•  A grand bargain to deal with the fiscal cliff (1+ / 0-)
        Recommended by:
        chazz509

        When Boehner walked away from that, Obama publicly said that wont happen now, but maybe we can get the grand bargain done in stages, and that Congress should at least pass a small bill before the deadline. This is that "small bill."

        It's perfectly legitimate to question whether Obama can get more revenue in the future.

        But the comparison is disingenuous. Also, as I said, there are also essentially no spending cuts nor any cuts to SS, Medicare, and Medicaid.  

        And I dont quite see how the debt ceiling showdown could be avoided now, during the fiscal cliff, outside of a grand bargain.

        •  Uh no (4+ / 0-)

          You are just wrong on this, for some reason, stubbornly so.

          For example, the President's opening offer had no entitlement reform.

          •  Yeah, his opening offer (1+ / 0-)
            Recommended by:
            chazz509

            is different than his final offer.

            I dont think anyone expected a first offer of 1.6 trillion in revenue, 400 billion in spending cuts and no entitlement reform to get through Congress. That's why it's a first offer.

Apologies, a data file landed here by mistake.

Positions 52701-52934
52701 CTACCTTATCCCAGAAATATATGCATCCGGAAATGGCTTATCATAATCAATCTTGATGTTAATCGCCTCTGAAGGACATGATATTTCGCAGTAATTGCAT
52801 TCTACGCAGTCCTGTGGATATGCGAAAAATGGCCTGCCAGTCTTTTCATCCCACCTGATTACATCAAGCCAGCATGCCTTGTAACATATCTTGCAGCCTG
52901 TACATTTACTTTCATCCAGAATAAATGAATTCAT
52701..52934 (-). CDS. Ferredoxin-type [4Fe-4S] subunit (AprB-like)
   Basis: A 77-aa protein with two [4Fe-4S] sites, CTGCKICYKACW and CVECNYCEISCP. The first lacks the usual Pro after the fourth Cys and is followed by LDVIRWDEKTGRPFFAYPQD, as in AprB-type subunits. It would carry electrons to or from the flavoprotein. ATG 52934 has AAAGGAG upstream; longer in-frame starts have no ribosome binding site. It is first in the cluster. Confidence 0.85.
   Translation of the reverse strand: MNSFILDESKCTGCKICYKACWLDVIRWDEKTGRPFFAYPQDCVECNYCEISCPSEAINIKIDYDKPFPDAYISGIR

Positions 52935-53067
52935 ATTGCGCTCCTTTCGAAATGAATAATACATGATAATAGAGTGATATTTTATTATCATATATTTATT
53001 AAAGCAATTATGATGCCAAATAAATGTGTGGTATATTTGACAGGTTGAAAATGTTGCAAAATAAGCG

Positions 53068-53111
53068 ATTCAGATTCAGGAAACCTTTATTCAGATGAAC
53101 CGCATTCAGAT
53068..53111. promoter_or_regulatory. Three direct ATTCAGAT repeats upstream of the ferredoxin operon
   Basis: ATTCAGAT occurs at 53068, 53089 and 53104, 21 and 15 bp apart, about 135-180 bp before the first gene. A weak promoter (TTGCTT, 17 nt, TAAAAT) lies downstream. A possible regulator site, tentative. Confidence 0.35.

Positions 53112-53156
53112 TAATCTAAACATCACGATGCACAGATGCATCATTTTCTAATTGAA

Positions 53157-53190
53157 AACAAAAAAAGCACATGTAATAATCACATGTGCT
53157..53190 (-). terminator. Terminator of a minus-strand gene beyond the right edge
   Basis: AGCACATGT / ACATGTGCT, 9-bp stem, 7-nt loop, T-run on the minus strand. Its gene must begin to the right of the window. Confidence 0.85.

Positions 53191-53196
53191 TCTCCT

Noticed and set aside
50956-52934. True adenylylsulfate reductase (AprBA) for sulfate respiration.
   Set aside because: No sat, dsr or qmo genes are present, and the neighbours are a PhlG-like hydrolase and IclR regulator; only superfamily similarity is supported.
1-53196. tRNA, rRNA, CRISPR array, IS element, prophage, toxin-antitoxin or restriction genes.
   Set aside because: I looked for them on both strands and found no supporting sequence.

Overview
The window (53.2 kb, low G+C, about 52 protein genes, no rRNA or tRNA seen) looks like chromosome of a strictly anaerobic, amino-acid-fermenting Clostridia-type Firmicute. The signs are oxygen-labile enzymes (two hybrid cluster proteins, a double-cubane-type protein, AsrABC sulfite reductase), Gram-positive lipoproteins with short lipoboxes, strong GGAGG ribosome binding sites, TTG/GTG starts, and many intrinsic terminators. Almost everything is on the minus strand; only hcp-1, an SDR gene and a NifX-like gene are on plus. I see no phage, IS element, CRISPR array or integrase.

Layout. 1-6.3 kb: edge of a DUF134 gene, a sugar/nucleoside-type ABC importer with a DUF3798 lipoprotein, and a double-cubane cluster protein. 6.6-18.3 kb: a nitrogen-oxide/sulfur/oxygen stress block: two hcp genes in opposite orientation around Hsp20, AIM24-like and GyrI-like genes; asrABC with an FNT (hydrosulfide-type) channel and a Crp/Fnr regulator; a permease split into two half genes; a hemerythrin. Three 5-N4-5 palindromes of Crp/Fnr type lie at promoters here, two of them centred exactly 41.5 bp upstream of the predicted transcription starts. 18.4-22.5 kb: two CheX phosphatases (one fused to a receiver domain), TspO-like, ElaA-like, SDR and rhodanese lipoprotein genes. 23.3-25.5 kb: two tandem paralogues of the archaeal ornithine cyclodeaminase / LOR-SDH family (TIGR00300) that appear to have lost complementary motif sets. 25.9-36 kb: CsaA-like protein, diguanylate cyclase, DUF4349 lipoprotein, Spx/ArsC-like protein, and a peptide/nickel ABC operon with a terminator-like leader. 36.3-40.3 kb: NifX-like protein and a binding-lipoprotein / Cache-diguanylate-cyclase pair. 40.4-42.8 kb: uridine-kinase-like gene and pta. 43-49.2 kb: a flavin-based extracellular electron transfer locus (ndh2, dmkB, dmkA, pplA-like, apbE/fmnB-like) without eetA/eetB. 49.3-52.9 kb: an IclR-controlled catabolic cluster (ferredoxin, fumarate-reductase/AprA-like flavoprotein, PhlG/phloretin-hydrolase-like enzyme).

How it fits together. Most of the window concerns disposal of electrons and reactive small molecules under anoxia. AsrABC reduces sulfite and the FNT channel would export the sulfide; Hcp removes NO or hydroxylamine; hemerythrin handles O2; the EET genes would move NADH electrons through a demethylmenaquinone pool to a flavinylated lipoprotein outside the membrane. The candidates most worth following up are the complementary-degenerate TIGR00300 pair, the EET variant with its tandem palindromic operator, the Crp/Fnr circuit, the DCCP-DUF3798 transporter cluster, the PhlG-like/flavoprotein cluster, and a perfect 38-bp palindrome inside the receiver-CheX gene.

The final offer before Boehner walked away, from my understanding, based on news reports was around 1.2 trillion in revenue, 800 billion+ in spending cuts, along with chained CPI and a 400k rate threshold.

            When Boehner walked away, Obama said he wanted a smaller deal now and wanted to do that same grand bargain in steps.

          •  Funny, but (1+ / 0-)
            Recommended by:
            blueoasis

            I don't remember hearing about entitlement reform in the campaign rhetoric either.

            The Republican motto: "There's been a lot of progress in this country over the last 75 years, and we've been against all of it."

            by Hillbilly Dem on Tue Jan 01, 2013 at 04:20:58 PM PST

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    •  Yes (4+ / 0-)